When bonds of humanity and community shone through the terror and despair during the Kandy unrest
DIGANA: As news spread about unrest in Teldeniya following the funeral of lorry driver A.P. Kumarasiri on Monday (5), Padmini Senarath Yapa says the first thing her husband was to remove the sign above their gate that said “Masha-Allah”.
By Wednesday, looking around her broken front door and shattered light fittings, Padmini slaps her forehead with her palm. “We forgot that there is another sign on top of our front door,” she moans.
With police and government leaders claiming that most of the mob were bussed in from outside the local area, many residents of Digana believe that Muslim homes and businesses were so precisely targeted by the little stickers and signs on their gateposts and doorways giving praise to their God. But others debunk that claim, insisting that the outsiders had to have been led by people from the village to target attacks against one community so precisely.
Mohammed Thaibu, an elderly man whose business was completely burnt by rampaging mobs in Digana last Tuesday (6), scoffs at the outsider theory. “My shop name is simply R.H. Communication. How on earth would people from outsiders know I owned it,” he argues. A room in Thaibu’s house attacked by a mob just up the street from the communication, lay in ashes, an old Singer sewing machine now the sole occupant. The old man’s eyes well up and his whole body heaves with dry sobs as he surveys the damage. “I lived among Sinhalese all my life – I played with them in school and traded beside them. I can’t understand what happened here,” he says, bewildered.
Thaibu’s shop and residence is a few houses down the lane from Padmini’s own home, down Colongahawatte Road. She heard the commotion when the mob burned Thaibu’s communication kiosk.
When they heard the mob proceeding down the road, her whole family rushed to an unfinished part of their house upstairs and put their hands over the children’s mouths to prevent screaming.
“I heard the sound of metal clashing and terrible profanities. It was so loud and it got closer and closer to us,” she recalls vividly. With the house closed up, the mob started to bang on the front door, demanding residents come out and face them.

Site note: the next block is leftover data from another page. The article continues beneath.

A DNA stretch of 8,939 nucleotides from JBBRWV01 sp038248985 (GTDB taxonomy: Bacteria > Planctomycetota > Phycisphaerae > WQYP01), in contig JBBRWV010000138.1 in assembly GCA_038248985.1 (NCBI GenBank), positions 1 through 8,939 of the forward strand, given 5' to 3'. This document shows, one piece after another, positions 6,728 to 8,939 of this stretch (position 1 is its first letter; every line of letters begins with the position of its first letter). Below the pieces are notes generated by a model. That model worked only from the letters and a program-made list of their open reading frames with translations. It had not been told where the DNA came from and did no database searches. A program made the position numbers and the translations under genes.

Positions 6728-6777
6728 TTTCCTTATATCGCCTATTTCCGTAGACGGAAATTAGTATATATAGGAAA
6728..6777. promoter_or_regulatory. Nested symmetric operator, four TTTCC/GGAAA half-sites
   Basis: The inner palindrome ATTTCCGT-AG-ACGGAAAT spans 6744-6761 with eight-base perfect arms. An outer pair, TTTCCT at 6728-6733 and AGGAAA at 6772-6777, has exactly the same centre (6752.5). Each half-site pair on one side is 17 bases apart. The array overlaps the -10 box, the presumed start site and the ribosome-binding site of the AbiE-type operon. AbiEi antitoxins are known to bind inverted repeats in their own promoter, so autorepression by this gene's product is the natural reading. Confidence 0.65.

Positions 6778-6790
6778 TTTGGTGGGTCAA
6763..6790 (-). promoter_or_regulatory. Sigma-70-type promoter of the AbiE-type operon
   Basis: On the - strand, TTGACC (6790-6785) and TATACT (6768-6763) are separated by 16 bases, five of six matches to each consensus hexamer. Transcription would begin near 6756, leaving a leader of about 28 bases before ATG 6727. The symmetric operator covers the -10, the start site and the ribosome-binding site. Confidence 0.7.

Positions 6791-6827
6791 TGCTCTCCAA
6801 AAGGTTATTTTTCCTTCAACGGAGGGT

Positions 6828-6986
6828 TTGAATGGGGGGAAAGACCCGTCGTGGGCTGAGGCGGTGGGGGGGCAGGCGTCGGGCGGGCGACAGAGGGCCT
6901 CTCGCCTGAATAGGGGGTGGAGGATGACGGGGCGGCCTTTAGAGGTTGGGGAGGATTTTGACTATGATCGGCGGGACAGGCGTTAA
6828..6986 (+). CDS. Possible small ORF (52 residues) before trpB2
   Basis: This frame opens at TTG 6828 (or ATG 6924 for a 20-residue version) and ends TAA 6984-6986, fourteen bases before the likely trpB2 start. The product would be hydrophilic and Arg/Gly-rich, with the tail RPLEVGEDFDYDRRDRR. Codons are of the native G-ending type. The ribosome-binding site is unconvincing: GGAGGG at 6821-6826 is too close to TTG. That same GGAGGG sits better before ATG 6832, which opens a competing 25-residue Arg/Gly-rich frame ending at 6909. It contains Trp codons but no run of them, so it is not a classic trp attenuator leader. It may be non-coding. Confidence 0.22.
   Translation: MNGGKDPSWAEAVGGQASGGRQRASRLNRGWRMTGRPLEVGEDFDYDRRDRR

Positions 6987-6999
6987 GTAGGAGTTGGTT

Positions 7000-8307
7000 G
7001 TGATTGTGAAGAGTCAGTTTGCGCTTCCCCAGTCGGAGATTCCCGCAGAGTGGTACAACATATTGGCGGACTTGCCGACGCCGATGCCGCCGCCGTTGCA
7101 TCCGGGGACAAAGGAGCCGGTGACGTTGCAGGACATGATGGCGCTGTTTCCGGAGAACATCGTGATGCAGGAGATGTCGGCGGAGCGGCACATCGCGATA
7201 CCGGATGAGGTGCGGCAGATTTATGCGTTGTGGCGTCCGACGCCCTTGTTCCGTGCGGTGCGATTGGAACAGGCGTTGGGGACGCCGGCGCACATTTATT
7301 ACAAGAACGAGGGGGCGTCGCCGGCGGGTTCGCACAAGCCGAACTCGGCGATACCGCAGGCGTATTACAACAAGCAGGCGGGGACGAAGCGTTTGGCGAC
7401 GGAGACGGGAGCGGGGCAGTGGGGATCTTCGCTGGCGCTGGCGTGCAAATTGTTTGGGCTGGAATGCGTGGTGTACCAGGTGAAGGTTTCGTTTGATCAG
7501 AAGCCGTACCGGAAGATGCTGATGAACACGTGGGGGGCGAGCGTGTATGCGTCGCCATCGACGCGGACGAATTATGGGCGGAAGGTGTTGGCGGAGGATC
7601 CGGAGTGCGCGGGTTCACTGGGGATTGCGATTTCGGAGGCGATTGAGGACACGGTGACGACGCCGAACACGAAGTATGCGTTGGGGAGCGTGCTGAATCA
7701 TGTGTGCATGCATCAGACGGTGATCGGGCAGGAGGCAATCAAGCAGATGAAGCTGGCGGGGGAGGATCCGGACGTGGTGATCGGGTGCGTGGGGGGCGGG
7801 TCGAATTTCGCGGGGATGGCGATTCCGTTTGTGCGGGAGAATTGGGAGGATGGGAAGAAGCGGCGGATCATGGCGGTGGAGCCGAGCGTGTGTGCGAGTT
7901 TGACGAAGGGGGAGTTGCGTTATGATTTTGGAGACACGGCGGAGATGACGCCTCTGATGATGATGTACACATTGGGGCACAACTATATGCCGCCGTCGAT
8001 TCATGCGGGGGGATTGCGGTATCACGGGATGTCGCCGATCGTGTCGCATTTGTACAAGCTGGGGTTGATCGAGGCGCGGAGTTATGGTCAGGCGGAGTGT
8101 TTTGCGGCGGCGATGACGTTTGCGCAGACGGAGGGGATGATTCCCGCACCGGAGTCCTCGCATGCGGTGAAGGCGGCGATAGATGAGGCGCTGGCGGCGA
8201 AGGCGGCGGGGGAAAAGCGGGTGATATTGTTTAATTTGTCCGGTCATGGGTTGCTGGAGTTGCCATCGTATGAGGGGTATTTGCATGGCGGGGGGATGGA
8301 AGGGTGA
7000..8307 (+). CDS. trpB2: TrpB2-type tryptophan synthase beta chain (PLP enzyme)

“Then they started to bang on the door. Each time they hammered the front door with their poles, I felt like someone was hammering my chest. We installed that wooden door long years ago, when were still struggling for income,” Padmini explains.
Married to a Muslim man from Digana for 32 years, Padmini is a Sinhalese from Colombo. She practices Islam now, they have four children and have learned the art of peaceful co-existence over the years.
“I have read both religious texts. I know that the essence of both faiths is the same – live a good life, do no harm. The failure to understand this is why violence has spilled out on the streets in our village this week,” she philosophises gently.
The village was largely peaceful all these years, Padmini who moved in to Digana after her marriage explains. “Most people are good. But among them, there may be a few bad eggs.”
For instance, her husband’s bus was saved from the mob by their tenants living upstairs, who happened to be Sinhalese. The lady, who did not wish to be named in this article, said she and her husband had stood in front of the bus and waved the mob away. “We are all human beings after all, how could we allow them to do this? We said the bus was ours,” she says. Convinced, the mob moved on.
Amidst the still-burning carnage of shops and houses in Digana, stories of hope and community also shone through. Sheltering Thaibu and his extended family of 12 were the Somasiris, who live further up the road. The Muslim family ran into the shrubs behind their neighbour’s home when they heard the mob crashing through the village.
“We have known his family for years. Of course we had to protect them, it was the human thing to do,” says Syliva Somasiri. Sylvia and her family provided food and shelter for all their Muslim neighbours who rushed there seeking refuge and protection.
The Somasiri family blames police inaction for the extent of the damage in the village. Even when the mosque in the village was being attacked, there were only four police officials there to control the violence, they say. “They just watched. How did the mob move through 4-6 kilometers in this area without the police realising it?” says Sylvia.
Asked if she feared the wrath of the mob for daring to shelter Muslims, Sylvia responded that it could have happened, but fortunately, she said, the rioters just moved on. “In any case, there were small children with these families. We couldn’t just stand by and watch.”